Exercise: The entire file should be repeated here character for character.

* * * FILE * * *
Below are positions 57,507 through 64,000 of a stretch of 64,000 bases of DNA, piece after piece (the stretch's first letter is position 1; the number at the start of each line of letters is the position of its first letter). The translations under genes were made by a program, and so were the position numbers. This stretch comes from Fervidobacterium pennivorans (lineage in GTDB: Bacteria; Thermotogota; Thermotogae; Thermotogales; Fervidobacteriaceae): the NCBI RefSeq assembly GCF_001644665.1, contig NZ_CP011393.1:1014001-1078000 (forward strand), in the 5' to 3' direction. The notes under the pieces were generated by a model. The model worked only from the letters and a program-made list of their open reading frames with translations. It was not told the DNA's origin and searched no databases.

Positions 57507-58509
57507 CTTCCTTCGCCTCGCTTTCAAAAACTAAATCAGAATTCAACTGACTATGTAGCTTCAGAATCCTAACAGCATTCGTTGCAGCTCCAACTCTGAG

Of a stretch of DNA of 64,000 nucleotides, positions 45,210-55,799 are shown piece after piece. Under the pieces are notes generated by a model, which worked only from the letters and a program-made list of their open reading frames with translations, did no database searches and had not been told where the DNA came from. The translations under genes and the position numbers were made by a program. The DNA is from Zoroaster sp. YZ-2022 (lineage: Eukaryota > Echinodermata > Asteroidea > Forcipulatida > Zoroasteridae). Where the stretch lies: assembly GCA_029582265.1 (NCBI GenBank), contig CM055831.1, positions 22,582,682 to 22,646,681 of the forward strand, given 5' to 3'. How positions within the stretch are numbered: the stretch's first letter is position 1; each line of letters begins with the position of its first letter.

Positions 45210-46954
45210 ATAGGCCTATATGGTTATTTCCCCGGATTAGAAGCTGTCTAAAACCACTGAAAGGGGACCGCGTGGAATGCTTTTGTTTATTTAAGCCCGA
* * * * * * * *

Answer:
Below are positions 57,507 through 64,000 of a stretch of 64,000 bases of DNA, piece after piece (the stretch's first letter is position 1; the number at the start of each line of letters is the position of its first letter). The translations under genes were made by a program, and so were the position numbers. This stretch comes from Fervidobacterium pennivorans (lineage in GTDB: Bacteria; Thermotogota; Thermotogae; Thermotogales; Fervidobacteriaceae): the NCBI RefSeq assembly GCF_001644665.1, contig NZ_CP011393.1:1014001-1078000 (forward strand), in the 5' to 3' direction. The notes under the pieces were generated by a model. The model worked only from the letters and a program-made list of their open reading frames with translations. It was not told the DNA's origin and searched no databases.

Positions 57507-58509
57507 CTTCCTTCGCCTCGCTTTCAAAAACTAAATCAGAATTCAACTGACTATGTAGCTTCAGAATCCTAACAGCATTCGTTGCAGCTCCAACTCTGAG

Of a stretch of DNA of 64,000 nucleotides, positions 45,210-55,799 are shown piece after piece. Under the pieces are notes generated by a model, which worked only from the letters and a program-made list of their open reading frames with translations, did no database searches and had not been told where the DNA came from. The translations under genes and the position numbers were made by a program. The DNA is from Zoroaster sp. YZ-2022 (lineage: Eukaryota > Echinodermata > Asteroidea > Forcipulatida > Zoroasteridae). Where the stretch lies: assembly GCA_029582265.1 (NCBI GenBank), contig CM055831.1, positions 22,582,682 to 22,646,681 of the forward strand, given 5' to 3'. How positions within the stretch are numbered: the stretch's first letter is position 1; each line of letters begins with the position of its first letter.

Positions 45210-46954
45210 ATAGGCCTATATGGTTATTTCCCCGGATTAGAAGCTGTCTAAAACCACTGAAAGGGGACCGCGTGGAATGCTTTTGTTTATTTAAGCCCGA